Tuesday, 14 October 2008

Relieve Stress With Recliner Chair Meditation Technique


Stress can exacerbate symptoms in POTS patients so it is really important to learn relaxation techniques. Therefore try the following:

Recliner Chair Meditation Technique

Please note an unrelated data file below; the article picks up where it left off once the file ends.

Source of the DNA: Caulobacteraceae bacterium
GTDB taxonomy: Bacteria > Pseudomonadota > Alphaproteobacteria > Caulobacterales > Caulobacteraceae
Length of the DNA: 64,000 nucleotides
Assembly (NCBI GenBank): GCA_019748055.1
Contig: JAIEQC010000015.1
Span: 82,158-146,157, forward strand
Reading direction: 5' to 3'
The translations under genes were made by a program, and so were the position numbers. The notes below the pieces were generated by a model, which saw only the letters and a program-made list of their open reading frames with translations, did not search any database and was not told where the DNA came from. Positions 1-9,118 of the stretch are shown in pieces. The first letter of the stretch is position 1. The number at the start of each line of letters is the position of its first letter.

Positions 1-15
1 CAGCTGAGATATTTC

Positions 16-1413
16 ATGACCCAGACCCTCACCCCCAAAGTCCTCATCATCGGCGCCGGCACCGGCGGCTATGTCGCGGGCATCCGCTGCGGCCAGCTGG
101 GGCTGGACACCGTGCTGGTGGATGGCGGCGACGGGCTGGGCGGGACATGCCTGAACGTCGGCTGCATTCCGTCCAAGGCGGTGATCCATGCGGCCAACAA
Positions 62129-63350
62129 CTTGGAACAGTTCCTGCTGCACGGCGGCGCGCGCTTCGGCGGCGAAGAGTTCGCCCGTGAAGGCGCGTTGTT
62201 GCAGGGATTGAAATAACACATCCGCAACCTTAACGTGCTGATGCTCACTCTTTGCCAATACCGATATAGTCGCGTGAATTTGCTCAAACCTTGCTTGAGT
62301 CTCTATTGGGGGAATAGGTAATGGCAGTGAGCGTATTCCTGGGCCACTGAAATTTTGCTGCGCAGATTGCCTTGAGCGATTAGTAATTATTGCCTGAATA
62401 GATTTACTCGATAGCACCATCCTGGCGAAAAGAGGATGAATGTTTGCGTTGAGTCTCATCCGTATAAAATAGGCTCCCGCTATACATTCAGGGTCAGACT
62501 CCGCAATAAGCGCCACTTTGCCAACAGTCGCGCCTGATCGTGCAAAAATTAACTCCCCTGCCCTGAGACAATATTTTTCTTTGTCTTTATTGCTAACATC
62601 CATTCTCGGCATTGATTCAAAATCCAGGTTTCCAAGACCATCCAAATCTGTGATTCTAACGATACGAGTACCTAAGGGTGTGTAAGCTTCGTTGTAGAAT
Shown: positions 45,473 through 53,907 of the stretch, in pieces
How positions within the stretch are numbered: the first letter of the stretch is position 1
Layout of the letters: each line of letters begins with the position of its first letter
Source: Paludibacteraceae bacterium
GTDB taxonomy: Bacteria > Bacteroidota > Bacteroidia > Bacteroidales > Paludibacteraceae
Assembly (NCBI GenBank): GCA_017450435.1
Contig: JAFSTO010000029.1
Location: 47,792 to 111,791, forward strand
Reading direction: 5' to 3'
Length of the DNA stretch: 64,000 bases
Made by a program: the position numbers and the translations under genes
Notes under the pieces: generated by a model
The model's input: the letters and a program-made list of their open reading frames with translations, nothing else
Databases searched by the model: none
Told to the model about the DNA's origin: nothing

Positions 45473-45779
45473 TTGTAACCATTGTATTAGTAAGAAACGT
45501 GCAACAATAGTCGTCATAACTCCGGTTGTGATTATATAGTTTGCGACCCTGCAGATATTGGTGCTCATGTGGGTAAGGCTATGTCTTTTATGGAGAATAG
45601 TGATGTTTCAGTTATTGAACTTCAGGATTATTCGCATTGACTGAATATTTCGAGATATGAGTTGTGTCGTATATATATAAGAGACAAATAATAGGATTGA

Sit in a recliner chair with the bare soles of your feet pressed against each other and your legs relaxed, knees pointed out to the sides of the chair. You can drape a towel or blanket over your bare feet for warmth. The hands can be locked together, laying comfortably in your lap, or pressed against the center of the chest, one on top of the other, on the center of the emotional heart. Your eyes can be fully closed or left slightly open, letting in just two small slits of light. If your eyes are fully closed be sure to keep the room brightly lit so that some light passes through the eyelids. Total darkness will evoke dullness and sleep, not meditation.Sit quietly for a period of between thirty minutes and one hour. While sitting, be gently aware of the breathing process felt at the belly. Feel your belly moving in and out slowly as you breathe. If you start to have distracting thoughts, simply bring your attention back to the belly and the process of breathing. Maintain alertness and do not let yourself drift into sleep.This meditation can be done once, twice, or even three times a day. After practicing this method for some time you may become aware of what the Japanese call the 'hara.' No one really knows what the hara is, but it may be related to the enteric nervous system. The hara is felt just behind and slightly below the navel as an ethereal ball of energy. When your consciousness is centered at the hara instead of in the head, your thinking process slows down and can even stop. When the thinking process slows down you relax deeply and experience pleasing sensations of spaciousness and comfort. Trying to stop distracting thoughts with will power alone leads to even more thoughts and a self-defeating inner struggle. By transferring your center of awareness to the hara, thoughts gradually disappear on their own, without any inner conflict.

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